Agora engages more effectively with history than with human drama.

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May 28 2010 2:43 PM

Alejandro Amenábar's Agora

A swords-and-sandals epic about the fall of Alexandria.

Agora. Click image to expand.
Agora

The Chilean-born, Spain-based director Alejandro Amenábar has never made a movie anything like the one that came before it. His debut feature, Thesis, was a brainy, low-budget horror film about a grad student whose research into slasher movies leads her into the horrific world of snuff films. Abre Los Ojos (remade as the mediocre Vanilla Sky) was a surreal psychological thriller in the John Frankenheimer mode. Then there was The Others, a lush, atmospheric ghost story starring Nicole Kidman, and the somberly lyrical The Sea Inside, with Javier Bardem as a quadriplegic writer determined to end his own life. The only thing that ties Amenábar's movies to one another is their keen intelligence and their love for formal invention.

Even given Amenábar's status as a cinematic shape-shifter, Agora(Focus Features), a swords-and-sandals epic about the fall of Alexandria, still comes as a surprise. The title, from an ancient Greek word for "marketplace," is apt: Though it's nominally about the life of the Greek mathematician and astronomer Hypatia (the appropriately starry-eyed Rachel Weisz), the movie's real protagonist is the Egyptian city of Alexandria, one of the last outposts of learning and civilization in the crumbling late Roman empire. The city was meticulously reconstructed on a vast set in Malta (with some help from digital animation), and we get to know this place—the pagan temple, the vast pillared library, the public marketplace of the title—as well as we know any of its characters. Amenábar loves to pull his camera up and away from the set—sometimes far, far away, so we can see the entire Nile Delta through clouds from outer space. This use of perspective reminds us of the fragility of the city, or any city, in its geohistorical context: When the camera returns to earth to accompany the characters' travails, we have a sense of their relative tininess in the vast scope of time.

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The human story of Agora is not only smaller in scale than the sweep of geohistory but considerably less interesting. Hypatia, a brilliant astronomer whose father (Michael Lonsdale) is the chief librarian of Alexandria, is beloved by both her student Orestes (Oscar Isaac) and her slave, Davus (Max Minghella). But Hypatia prefers to remain unattached, the better to puzzle over the limits of Ptolemaic astronomy: Why doesn't Ptolemy's model of a geocentric universe jibe with the evidence of the stars? Meanwhile, outside the library gates, religious unrest is brewing. Christian zealots are railing against Egyptian paganism, and Jews are protesting the fast-growing population of Christians. In the movie's most spectacular set piece, the legendary library of Alexandria is destroyed by marauding Christian hordes as the pagan scholars flee with whatever scrolls they can carry.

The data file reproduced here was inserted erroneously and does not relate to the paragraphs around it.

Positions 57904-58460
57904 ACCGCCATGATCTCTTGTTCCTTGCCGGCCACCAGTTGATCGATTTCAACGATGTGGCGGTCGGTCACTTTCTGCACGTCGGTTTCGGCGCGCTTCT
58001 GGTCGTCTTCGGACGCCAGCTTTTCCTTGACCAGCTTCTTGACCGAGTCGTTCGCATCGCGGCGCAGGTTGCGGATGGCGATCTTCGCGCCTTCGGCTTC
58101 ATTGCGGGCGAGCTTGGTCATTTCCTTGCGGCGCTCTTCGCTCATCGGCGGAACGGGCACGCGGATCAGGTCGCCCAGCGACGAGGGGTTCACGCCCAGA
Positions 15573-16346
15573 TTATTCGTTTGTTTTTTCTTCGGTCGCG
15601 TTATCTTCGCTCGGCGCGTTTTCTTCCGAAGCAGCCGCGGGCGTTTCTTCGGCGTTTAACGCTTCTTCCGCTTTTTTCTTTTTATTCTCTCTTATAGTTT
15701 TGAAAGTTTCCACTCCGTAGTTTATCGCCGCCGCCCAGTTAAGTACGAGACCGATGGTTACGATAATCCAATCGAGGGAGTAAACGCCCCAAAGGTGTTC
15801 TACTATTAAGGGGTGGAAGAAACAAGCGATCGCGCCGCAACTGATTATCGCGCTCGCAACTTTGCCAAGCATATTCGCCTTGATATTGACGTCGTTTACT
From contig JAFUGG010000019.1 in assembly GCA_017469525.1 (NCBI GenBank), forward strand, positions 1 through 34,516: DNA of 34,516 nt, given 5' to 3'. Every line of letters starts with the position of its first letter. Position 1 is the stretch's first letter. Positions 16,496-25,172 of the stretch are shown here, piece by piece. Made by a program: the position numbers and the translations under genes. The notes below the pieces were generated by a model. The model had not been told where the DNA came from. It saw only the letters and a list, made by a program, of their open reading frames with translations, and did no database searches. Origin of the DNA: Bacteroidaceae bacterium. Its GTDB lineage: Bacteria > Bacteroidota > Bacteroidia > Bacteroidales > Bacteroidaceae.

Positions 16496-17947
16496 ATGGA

The movie's second half takes place an unspecified number of years later: Orestes has become the prefect of the city with Hypatia as his unofficial adviser. He's also been forced to convert to Christianity, now the city's prevailing religion; Hypatia refuses on principle, declaring that "[her] only religion is doubt." Davus, now a member of a Taliban-like Christian militia called the Parabolani, continues to pine for Hypatia from afar. When the city's de facto leader, an intolerant fanatic who will one day be known as Saint Cyril (Sami Samir), begins to crack down on nonbelievers, it becomes clear that Hypatia, who's committed the triple crime of being a staunch nonbeliever, a learned teacher, and a woman, is in for it.

Dana Stevens Dana Stevens

Dana Stevens is Slate's movie critic.

Agora shares an aesthetic brotherhood not with contemporary Gladiator-style epics about the ancient world but with the Rome-on-a-back-lot theatricality of movies like Spartacus. The dialogue can be stilted ("I feel that what you said can be refuted, but I don't know how"), and the vast scope of the storytelling sometimes calls for artificial interventions, as when intertitles appear to catch us up on the political history of the Roman empire. But like Spartacus, this movie is engaging because it's actually about something: the love of learning, the clash between science and religious faith, and the grim fact that political change often proceeds on the foundation of mob violence and genocide. Agora engages more effectively with this kind of big historical idea than it does with human drama. The movie's most emotionally powerful moment has nothing to do with any individual character. It's the looting of the library, the burning of all those irreplaceable documents from the early years of human history, that really makes you cry.

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